The way we comprehend our lives has altered as a result of interactive representations. They may, for instance, display how many coronavirus infections there are in each state.
However, screen readers, which are programs that scan the content of a computer screen and make it available via a synthesized voice or Braille, frequently do not make these visuals accessible to individuals who use them. For a number of reasons, including complete or partial blindness, learning difficulties, or motion sensitivity, millions of Americans utilize screen readers.
Users of VoxLens can hear a graph’s information transformed into sound, hear a high-level summary of it, or ask precise inquiries about the data, like what the mean or minimum number is, using voice commands.
The team presented this project May 3 at CHI 2022 in New Orleans.
“If I’m looking at a graph, I can pull out whatever information I am interested in, maybe it’s the overall trend or maybe it’s the maximum,” said lead author Ather Sharif, a UW doctoral student in the Paul G. Allen School of Computer Science & Engineering. “Right now, screen-reader users either get very little or no information about online visualizations, which, in light of the COVID-19 pandemic, can sometimes be a matter of life and death. The goal of our project is to give screen-reader users a platform where they can extract as much or as little information as they want.”
Screen readers can inform users about the text on a screen because it’s what researchers call “one-dimensional information.”
When we build technology, we tend to think of people who are like us and who have the same abilities as we do. For example, D3 has really revolutionized access to visualizations online and improved how people can understand information. But there are values ingrained in it and people are left out. It’s really important that we start thinking more about how to make technology useful for everybody.Katharina Reinecke
“There is a start and an end of a sentence and everything else comes in between,” said co-senior author Jacob O. Wobbrock, UW professor in the Information School. “But as soon as you move things into two dimensional spaces, such as visualizations, there’s no clear start and finish. It’s just not structured in the same way, which means there’s no obvious entry point or sequencing for screen readers.”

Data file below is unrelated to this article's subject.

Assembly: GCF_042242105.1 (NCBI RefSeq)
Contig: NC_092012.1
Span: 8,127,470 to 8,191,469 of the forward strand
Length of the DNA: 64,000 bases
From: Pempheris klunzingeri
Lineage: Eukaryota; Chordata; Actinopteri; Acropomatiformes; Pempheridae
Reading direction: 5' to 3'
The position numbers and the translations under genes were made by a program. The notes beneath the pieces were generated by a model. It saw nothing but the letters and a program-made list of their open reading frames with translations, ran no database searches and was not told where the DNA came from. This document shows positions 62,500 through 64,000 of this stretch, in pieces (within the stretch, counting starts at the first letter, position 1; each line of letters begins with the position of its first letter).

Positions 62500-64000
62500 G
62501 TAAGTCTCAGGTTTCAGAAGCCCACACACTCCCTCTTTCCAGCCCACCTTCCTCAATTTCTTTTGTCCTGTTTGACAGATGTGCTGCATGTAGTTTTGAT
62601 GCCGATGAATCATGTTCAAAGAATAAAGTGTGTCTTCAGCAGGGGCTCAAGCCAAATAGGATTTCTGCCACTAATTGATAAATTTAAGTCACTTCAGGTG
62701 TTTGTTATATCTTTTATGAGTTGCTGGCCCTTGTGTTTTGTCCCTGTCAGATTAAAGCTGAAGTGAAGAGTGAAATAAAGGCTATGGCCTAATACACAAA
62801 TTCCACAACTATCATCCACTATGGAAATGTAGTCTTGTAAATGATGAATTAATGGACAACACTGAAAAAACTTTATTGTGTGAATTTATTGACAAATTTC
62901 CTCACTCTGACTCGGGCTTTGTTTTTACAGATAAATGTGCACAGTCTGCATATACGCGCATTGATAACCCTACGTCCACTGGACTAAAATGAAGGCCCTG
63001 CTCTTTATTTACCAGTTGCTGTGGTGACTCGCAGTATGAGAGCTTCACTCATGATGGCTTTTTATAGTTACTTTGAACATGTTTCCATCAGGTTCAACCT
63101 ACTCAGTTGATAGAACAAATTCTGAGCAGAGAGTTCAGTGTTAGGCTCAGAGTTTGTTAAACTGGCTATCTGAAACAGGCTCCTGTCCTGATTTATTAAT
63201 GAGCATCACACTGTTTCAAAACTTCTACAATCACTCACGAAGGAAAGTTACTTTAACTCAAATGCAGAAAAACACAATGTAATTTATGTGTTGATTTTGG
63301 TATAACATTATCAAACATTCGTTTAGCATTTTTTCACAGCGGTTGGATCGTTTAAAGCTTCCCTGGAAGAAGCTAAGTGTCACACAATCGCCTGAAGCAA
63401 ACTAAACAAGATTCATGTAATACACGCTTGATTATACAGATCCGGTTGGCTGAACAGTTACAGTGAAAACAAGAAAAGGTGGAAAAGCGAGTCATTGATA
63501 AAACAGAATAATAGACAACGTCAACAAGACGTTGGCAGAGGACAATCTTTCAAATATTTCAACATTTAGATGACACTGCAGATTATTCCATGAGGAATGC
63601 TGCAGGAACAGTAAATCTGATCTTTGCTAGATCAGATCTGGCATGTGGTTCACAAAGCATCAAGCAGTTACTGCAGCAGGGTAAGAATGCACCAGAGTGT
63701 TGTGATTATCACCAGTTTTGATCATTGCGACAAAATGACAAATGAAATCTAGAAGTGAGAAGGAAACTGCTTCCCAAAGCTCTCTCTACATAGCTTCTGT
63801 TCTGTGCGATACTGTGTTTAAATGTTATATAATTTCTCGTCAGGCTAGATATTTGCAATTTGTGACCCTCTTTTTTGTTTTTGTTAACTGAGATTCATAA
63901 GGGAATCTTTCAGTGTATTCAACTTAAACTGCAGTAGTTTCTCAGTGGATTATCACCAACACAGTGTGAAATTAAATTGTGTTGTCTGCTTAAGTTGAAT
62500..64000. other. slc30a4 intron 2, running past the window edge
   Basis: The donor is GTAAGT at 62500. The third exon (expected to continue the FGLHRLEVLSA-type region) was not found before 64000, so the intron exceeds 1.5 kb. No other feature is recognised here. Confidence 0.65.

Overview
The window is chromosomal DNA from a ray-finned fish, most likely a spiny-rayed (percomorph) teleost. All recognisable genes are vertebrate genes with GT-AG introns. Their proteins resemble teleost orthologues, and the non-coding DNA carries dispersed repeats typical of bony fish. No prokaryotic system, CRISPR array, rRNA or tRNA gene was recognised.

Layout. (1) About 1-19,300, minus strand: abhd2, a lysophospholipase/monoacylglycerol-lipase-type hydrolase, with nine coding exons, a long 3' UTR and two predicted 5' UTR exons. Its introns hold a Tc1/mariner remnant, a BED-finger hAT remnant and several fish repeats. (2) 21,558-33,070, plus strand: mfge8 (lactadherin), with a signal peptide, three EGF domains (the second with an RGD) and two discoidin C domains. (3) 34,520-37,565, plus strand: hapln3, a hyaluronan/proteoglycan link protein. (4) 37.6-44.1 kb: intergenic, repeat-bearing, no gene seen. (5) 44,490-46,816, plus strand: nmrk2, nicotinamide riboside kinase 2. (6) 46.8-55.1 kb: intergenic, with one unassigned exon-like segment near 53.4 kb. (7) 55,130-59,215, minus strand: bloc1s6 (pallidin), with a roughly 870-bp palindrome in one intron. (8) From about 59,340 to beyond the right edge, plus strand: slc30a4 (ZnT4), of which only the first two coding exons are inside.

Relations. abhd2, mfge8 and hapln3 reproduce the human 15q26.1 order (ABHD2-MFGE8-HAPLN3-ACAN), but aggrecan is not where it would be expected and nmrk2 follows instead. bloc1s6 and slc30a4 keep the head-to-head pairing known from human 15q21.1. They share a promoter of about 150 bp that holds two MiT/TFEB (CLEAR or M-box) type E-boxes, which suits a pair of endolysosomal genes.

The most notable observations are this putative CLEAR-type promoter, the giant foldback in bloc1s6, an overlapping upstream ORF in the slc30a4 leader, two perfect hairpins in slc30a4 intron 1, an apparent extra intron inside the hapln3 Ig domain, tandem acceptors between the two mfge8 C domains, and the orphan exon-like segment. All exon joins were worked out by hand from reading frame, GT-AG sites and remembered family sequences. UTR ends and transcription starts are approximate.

In order to understand how a prospective tool would function, the researchers first worked with five screen-reader users who were either completely or partially blind.
“In the field of accessibility, it’s really important to follow the principle of ‘nothing about us without us,’” Sharif said. “We’re not going to build something and then see how it works. We’re going to build it taking users’ feedback into account. We want to build what they need.”
To implement VoxLens, visualization designers only need to add a single line of code.
“We didn’t want people to jump from one visualization to another and experience inconsistent information,” Sharif said. “We made VoxLens a public library, which means that you’re going to hear the same kind of summary for all visualizations. Designers can just add that one line of code and then we do the rest.”
By enlisting 22 screen-reader users who were either completely or partially blind, the researchers evaluated VoxLens. After learning how to utilize VoxLens, participants worked through nine exercises that each required them to respond to inquiries concerning a visualization.
VoxLens users completed the tasks with 122% more accuracy and 36% less interaction time than study participants who did not have access to this tool.
“We want people to interact with a graph as much as they want, but we also don’t want them to spend an hour trying to find what the maximum is,” Sharif said. “In our study, interaction time refers to how long it takes to extract information, and that’s why reducing it is a good thing.”
The team also interviewed six participants about their experiences.
“We wanted to make sure that these accuracy and interaction time numbers we saw were reflected in how the participants were feeling about VoxLens,” Sharif said. “We got really positive feedback. Someone told us they’ve been trying to access visualizations for the past 12 years and this was the first time they were able to do so easily.”
“This work is part of a much larger agenda for us removing bias in design,” said co-senior author Katharina Reinecke, UW associate professor in the Allen School. “When we build technology, we tend to think of people who are like us and who have the same abilities as we do. For example, D3 has really revolutionized access to visualizations online and improved how people can understand information. But there are values ingrained in it and people are left out. It’s really important that we start thinking more about how to make technology useful for everybody.”
Additional co-authors on this paper are Olivia Wang, a UW undergraduate student in the Allen School, and Alida Muongchan, a UW undergraduate student studying human centered design and engineering.
This research was funded by the Mani Charitable Foundation, the University of Washington Center for an Informed Public, and the University of Washington Center for Research and Education on Accessible Technology and Experiences.